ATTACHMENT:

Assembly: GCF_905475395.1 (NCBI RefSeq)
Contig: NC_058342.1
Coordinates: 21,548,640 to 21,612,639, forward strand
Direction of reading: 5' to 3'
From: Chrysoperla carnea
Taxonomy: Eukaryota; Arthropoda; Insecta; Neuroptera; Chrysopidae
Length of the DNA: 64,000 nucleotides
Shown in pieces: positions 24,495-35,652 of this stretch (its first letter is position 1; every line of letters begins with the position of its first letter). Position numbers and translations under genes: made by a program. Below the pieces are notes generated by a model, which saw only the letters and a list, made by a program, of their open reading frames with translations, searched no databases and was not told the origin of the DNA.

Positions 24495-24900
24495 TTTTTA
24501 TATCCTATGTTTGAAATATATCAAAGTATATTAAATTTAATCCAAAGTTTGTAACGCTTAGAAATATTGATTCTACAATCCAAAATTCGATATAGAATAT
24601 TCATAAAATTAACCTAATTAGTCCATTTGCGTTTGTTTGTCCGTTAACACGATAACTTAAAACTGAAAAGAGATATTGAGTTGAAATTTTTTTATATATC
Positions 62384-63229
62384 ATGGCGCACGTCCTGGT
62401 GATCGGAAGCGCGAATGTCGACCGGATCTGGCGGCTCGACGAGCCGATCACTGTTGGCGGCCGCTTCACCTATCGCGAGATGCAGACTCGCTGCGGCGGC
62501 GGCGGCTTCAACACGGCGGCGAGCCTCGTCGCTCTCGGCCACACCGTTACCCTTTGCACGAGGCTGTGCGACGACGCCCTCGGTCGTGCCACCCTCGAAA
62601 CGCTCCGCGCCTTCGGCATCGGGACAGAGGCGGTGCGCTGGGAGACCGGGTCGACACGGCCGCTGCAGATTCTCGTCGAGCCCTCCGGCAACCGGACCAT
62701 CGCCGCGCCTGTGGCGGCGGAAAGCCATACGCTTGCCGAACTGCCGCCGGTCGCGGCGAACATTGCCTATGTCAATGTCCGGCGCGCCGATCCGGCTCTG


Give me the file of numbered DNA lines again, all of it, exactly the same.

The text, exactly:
Assembly: GCF_905475395.1 (NCBI RefSeq)
Contig: NC_058342.1
Coordinates: 21,548,640 to 21,612,639, forward strand
Direction of reading: 5' to 3'
From: Chrysoperla carnea
Taxonomy: Eukaryota; Arthropoda; Insecta; Neuroptera; Chrysopidae
Length of the DNA: 64,000 nucleotides
Shown in pieces: positions 24,495-35,652 of this stretch (its first letter is position 1; every line of letters begins with the position of its first letter). Position numbers and translations under genes: made by a program. Below the pieces are notes generated by a model, which saw only the letters and a list, made by a program, of their open reading frames with translations, searched no databases and was not told the origin of the DNA.

Positions 24495-24900
24495 TTTTTA
24501 TATCCTATGTTTGAAATATATCAAAGTATATTAAATTTAATCCAAAGTTTGTAACGCTTAGAAATATTGATTCTACAATCCAAAATTCGATATAGAATAT
24601 TCATAAAATTAACCTAATTAGTCCATTTGCGTTTGTTTGTCCGTTAACACGATAACTTAAAACTGAAAAGAGATATTGAGTTGAAATTTTTTTATATATC
Positions 62384-63229
62384 ATGGCGCACGTCCTGGT
62401 GATCGGAAGCGCGAATGTCGACCGGATCTGGCGGCTCGACGAGCCGATCACTGTTGGCGGCCGCTTCACCTATCGCGAGATGCAGACTCGCTGCGGCGGC
62501 GGCGGCTTCAACACGGCGGCGAGCCTCGTCGCTCTCGGCCACACCGTTACCCTTTGCACGAGGCTGTGCGACGACGCCCTCGGTCGTGCCACCCTCGAAA
62601 CGCTCCGCGCCTTCGGCATCGGGACAGAGGCGGTGCGCTGGGAGACCGGGTCGACACGGCCGCTGCAGATTCTCGTCGAGCCCTCCGGCAACCGGACCAT
62701 CGCCGCGCCTGTGGCGGCGGAAAGCCATACGCTTGCCGAACTGCCGCCGGTCGCGGCGAACATTGCCTATGTCAATGTCCGGCGCGCCGATCCGGCTCTG